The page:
Shaulene Stanley – Nurse Educator & Charge Nurse – Sustaining Motivation, Moving from Jamaica to the U.S., and the Need for Influential Nursing Leaders


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In this episode, our guest is Shaulene Stanley, a charge nurse at West Penn Hospital and former nurse educator at the University of West Indies in Jamaica. Stanley has decades of nursing and education experience and decided to transition her life from Jamaica to Pittsburgh, PA. She discusses why she made a global career move, how she sustains motivation, the differences between healthcare in Jamaica and the U.S., and the need for influential nursing leaders.
How to Sustain Motivation
Stanley made the decision to move to the U.S. after 20+ years as a nurse and educator in Jamaica. She was motivated by a desire to gain new experiences, fresh knowledge, and a deeper understanding of nursing. She shares the importance of being self-driven and having a clear goal to overcome inevitable obstacles.
Moving a Nursing Career from Jamaica to the U.S.
Transitioning to any new country is difficult on its own, and Stanley accepted the additional challenge of moving from a nurse educator role to a hospital floor. She shares the good, tough, and often funny parts of practicing nursing in a new country. Everything from communication differences to workplace relationships required adaptation to succeed.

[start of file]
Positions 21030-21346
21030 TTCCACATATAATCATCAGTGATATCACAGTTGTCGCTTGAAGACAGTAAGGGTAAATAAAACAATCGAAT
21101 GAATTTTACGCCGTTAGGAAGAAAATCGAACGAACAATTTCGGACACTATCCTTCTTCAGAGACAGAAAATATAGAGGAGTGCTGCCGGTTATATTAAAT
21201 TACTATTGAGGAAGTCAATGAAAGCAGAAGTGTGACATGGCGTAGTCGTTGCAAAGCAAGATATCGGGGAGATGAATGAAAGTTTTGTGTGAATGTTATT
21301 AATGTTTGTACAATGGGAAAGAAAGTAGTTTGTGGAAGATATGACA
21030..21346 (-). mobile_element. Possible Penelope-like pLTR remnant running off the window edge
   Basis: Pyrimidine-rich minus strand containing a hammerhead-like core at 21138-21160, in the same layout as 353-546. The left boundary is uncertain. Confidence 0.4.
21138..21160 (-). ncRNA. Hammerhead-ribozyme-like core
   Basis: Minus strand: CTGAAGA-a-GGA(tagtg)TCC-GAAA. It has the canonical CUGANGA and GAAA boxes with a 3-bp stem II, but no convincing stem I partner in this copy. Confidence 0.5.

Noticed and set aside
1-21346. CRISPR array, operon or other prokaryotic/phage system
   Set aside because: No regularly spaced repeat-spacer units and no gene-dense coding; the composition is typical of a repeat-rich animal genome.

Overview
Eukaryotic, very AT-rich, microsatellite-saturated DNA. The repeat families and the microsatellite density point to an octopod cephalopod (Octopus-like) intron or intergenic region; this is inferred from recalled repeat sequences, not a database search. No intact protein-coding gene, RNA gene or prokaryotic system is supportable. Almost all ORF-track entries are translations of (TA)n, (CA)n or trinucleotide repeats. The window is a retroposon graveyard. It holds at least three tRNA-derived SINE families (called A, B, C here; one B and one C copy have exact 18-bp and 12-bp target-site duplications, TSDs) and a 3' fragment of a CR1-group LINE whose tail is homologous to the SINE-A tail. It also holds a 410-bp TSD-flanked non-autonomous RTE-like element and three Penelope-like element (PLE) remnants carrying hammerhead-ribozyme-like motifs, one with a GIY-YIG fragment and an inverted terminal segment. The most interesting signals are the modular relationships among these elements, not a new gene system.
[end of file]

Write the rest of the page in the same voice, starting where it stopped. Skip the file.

Healthcare Differences in Jamaica and the U.S. (19:54)
Stanley discusses Jamaica’s strong emphasis on primary, preventative care. This includes mandatory immunizations, neighborhood clinics, public nurses focused on rural locations, and frequent wellness checks and screenings. With her background in nursing education, Stanley talks about the shift to require a BSN. Because of an international nursing shortage, she shares tactics to ensure a steady workforce of nurses in Jamaica.
The Need for Influential Nursing Leaders (35:14)
Stanley recounts a childhood memory of caring for her siblings and sick mother that set her on a trajectory of making difficult decisions, which she considers a core competency in leadership. She also discusses the important role of influence when leading people.
Overt vs Covert Racism (40:12)
The conversation ends with a discussion on Stanley’s experience of being a Jamaican woman, and any racism she has encountered in the U.S. She and King discuss the difference between overt and covert racism that come through in the way people communicate or react.
Humans in Healthcare is produced by Shearwater Health in Nashville, TN, and hosted by Chief Marketing Officer, Nathan King.
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19 episodes